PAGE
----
From now on, the small square balers at Goolsby Farms, Jasper, FL, will only be used on rainy days and in winter.
Instead of round baling just a portion of the hay from their 1,000 acres of Coastal bermudagrass, David Goolsby and sons David Jr. and Clay will harvest it all that way. They’ll store the bales under cover, then use a bale converter to turn them into small squares as orders come in.
The harvesting-speed advantage of round balers is the main reason for the change.
“We’ve got two small square balers, and the most you can bale in a day with one square baler is 15-18 acres,” says Clay Goolsby. “If I’ve got three days before it’s going to rain, I can cut 30 acres and square bale it, or I can cut 150 acres and go out there with two round balers and get it up before it rains.”
They use an Alison Bale Converter, made by Alison Agricultural Equipment, Waynesboro, GA. It unrolls round bales after the net-wrap or twine has been removed, fluffs the hay and feeds it into a small square baler. Similar machines on the market include T’s E-Z Unroller from Simpco, Inc., Cochran, GA, and the Hay Wizard Rebaler System manufactured in Texarkana, TX.
Bale conversion is gaining popularity throughout the East and South, primarily among grass hay and straw producers, says Al Cooper, manufacturer of the Alison Bale Converter. None of his clients use their machines on alfalfa. But he says it can be done without much leaf shatter if bales are placed on the machine so they unroll the same way they were made and its dethatchers, which fluff the hay, aren’t used.
Some of his clients offer custom bale conversion exclusively or in addition to their own work. Rates charged range from $1.25 to $2.25 per small square bale, says Cooper. Marc Stucker, who owns the converter at Goolsby Farms, usually charges $1.25 per bale.
“But I’m selling so much hay right now that I don’t have time to do much for anybody else,” says Stucker, a Mayo, FL, hay dealer serving the Florida horse market.
He buys all the Goolsbys’ hay production, and in the past paid somebody else to convert their round bales into small squares. But last fall he offered to buy a bale converter and put it at their place, suggesting that they no longer make small squares in the field. They were skeptical at first. But his calculations show that baling and storing round bales, then converting them to small bales, is less expensive than baling small squares and moving them into and out of storage.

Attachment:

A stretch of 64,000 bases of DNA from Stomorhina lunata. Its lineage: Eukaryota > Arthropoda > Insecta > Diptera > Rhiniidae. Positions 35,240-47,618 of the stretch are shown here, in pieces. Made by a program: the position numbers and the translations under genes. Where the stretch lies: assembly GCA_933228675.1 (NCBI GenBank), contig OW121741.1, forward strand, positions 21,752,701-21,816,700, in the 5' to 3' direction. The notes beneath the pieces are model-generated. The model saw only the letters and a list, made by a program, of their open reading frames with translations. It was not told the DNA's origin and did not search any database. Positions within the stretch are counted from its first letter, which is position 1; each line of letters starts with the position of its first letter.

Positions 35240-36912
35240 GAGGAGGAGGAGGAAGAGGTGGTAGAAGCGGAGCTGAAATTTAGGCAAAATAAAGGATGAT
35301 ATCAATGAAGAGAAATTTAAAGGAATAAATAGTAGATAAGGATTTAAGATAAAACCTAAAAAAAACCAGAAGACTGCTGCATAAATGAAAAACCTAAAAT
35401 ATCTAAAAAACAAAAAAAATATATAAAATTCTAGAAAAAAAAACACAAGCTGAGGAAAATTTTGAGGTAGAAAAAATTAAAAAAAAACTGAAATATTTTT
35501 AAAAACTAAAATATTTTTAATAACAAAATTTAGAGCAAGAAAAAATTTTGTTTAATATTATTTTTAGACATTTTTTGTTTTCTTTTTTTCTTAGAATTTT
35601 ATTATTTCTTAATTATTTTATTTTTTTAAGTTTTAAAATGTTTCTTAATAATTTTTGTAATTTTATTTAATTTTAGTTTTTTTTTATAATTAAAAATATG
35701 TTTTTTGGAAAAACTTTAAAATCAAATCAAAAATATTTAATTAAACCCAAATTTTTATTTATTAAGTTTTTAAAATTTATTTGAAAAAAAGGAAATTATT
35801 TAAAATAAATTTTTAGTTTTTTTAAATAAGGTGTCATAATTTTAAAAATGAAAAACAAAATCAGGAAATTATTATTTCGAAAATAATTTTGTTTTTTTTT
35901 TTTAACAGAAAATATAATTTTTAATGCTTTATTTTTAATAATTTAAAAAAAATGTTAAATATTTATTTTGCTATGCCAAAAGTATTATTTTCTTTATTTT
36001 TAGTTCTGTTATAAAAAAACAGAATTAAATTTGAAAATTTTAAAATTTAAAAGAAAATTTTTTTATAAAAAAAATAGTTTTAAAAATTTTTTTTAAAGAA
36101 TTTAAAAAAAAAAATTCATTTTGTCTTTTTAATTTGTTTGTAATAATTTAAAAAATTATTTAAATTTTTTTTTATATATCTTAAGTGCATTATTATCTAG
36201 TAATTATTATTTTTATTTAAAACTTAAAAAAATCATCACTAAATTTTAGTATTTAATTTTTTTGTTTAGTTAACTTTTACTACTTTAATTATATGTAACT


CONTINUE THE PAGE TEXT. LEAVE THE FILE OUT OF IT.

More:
He bought the $55,000 converter in November, helped the Goolsbys put up a building to house it, and added a prefabricated, controlled-environment operating booth. The unit has a 99-hp diesel engine that powers it and the baler. He now pays the Goolsbys to convert bales at a reduced rate.
“I buy their rolls, they convert them to square bales for me, and I also buy hay from other people and they convert it.”
Stucker claims the machine’s two dethatchers “make the hay come out in a square bale exactly like it was baled in the field.”
He sells small bales, which average 47 lbs, almost exclusively because of their price advantage. Midsized (4 x 4.5’) round bales like the Goolsbys make sell for $45 in winter, $35 in summer, or each bale can be turned into 14 small squares that he currently wholesales for $5-5.25 each.
Converting large (5 x 6’) round bales is even more advantageous. Each bale contains about 22 small squares, and fewer big bales are handled during the conversion process. Fewer big bales also mean fewer cores, which slow conversion because they dethatch more slowly than outer bale parts.
“So my suggestion to anybody who’s going to do it is to make bigger rolls of hay,” says Stucker.
At Goolsby Farms, it takes four people about three hours to turn round bales into a semi load of 628 small square bales. Add 45 minutes of cleanup time after each load, and converting two loads fills an eight-hour day.
Small bales drop onto an elevator that takes them into a van where they’re stacked by hand. A Bale Bandit or Bale Baron could be placed behind the baler to create small stacks for mechanical handling, but the Goolsbys have year-round help to keep busy, and bale conversion helps them distribute their work more evenly throughout the year.
Clay Goolsby hopes the switch to all-round-bale haying will also improve yield and quality. In addition to harvesting more hay without rain damage, completing each cutting faster might enable them to take four annual cuttings instead of three.
“The quicker I can get that grass off when it’s ready, the quicker I’ll have another crop coming,” he says.